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Dream of Olympic Return for Flo Jo and Husband Dashed by Health Problems

June 3, 1996

MISSION VIEJO, Calif. (AP) _ Injuries will prevent a disappointed Florence Griffith Joyner and her husband, Al, from realizing their dream of an Olympic track and field comeback next month.

Griffith Joyner, who sprinted to Olympic glory and world records in the 100- and 200-meter dashes in the Seoul Games eight years ago, has tendinitis in her right leg. Al Joyner’s hope of competing in the triple jump has been dashed by an injured quadriceps muscle in his right leg.

``It’s heartbreaking, it’s heartbreaking for Florence because she was really busting her tail,″ he said Monday. ``I told her, `Honey, if you’re not 100 percent, don’t do it.′

``Mine just came up unexpectedly. On my last jump in a meet at Occidental (two weeks ago), I pulled a quad muscle in my right leg, my takeoff leg.

``It’s depressing, but at the same time, it’s comes with the wins and comes with the losses. It just won’t be the same, not competing in the Olympic Trials.″

The Trials start June 14 in Atlanta.

Both Joyners are 36 and were hoping to compete in one final Olympic Games, although Joyner said, ``I’m not giving up. I’m too stubborn. I’m going to probably compete in Europe.″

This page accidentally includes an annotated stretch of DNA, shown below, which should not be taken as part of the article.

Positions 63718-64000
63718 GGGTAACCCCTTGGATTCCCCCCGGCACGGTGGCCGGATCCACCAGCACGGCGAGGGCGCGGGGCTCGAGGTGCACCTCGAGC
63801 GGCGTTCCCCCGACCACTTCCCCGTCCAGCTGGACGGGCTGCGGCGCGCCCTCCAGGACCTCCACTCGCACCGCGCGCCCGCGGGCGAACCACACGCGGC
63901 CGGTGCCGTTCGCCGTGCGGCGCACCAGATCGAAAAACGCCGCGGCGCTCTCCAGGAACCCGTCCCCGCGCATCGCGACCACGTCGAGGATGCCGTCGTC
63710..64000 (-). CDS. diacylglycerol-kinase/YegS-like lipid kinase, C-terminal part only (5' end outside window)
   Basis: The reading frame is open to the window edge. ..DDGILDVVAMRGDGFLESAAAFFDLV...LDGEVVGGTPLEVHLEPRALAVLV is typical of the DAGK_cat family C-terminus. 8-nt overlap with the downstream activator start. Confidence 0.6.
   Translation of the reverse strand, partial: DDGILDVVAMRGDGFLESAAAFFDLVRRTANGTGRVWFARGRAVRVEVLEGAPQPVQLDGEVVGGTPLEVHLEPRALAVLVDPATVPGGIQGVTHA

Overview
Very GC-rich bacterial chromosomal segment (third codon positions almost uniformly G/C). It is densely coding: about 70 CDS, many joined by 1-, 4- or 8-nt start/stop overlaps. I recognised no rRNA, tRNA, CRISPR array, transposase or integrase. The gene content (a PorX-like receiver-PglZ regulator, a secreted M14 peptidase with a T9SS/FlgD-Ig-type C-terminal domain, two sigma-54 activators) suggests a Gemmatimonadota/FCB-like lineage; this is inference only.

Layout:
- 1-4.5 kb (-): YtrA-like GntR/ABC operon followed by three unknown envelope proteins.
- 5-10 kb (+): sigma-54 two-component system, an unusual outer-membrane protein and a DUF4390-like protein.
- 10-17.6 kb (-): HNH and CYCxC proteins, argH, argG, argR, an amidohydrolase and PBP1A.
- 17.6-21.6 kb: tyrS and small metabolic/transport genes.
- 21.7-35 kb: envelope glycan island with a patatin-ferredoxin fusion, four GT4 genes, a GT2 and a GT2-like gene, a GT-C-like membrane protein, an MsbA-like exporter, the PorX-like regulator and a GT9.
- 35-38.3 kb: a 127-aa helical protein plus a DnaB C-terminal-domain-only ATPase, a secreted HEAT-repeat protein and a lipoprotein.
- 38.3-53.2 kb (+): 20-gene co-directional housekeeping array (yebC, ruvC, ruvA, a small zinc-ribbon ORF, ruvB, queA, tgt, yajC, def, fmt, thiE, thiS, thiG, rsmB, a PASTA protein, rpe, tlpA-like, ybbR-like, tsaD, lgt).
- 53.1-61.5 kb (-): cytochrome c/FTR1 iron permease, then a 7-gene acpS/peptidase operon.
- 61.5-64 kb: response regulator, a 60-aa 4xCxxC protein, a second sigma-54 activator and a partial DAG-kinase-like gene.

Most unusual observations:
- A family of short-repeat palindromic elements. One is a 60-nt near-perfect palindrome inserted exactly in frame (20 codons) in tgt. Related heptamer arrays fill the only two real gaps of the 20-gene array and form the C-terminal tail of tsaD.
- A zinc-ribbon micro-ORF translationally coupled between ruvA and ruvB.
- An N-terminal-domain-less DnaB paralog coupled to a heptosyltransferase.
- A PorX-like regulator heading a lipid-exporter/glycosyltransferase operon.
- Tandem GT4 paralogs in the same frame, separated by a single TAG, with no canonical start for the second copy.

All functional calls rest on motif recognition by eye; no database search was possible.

Joyner served as his wife’s coach.

In an Associated Press interview last week, Griffith Joyner, also known as Flo Jo, said age wouldn’t stop her from making a comeback in the 400-meter dash. The way it worked out, it was the tendinitis that caught up with her.

``I don’t have a doubt I could have run a qualifying time if I was healthy and ready,″ she said.

Griffith Joyner began training for the Olympics in October, but developed tendinitis in her right leg in late March, prompting her to halt workouts for most of April. In May, her workouts were cut to one a week.

``It’s been hard for me. All the training I’ve done. I’ve never had problems with my Achilles,″ she said with a sigh. ``My husband tells me I’m getting older, I tell him to shut up.″

Such injuries to the Achilles tendon are usually the result of over-training, said Dr. Tony Daly, an orthopedic sports medicine surgeon who was the medical director of the 1984 Olympics in Los Angeles.

``I think it’s a combination of a lot of things,″ Griffith Joyner said. ``Me not resting like I should have in between training, traveling, pushing my body to the limit too soon.″

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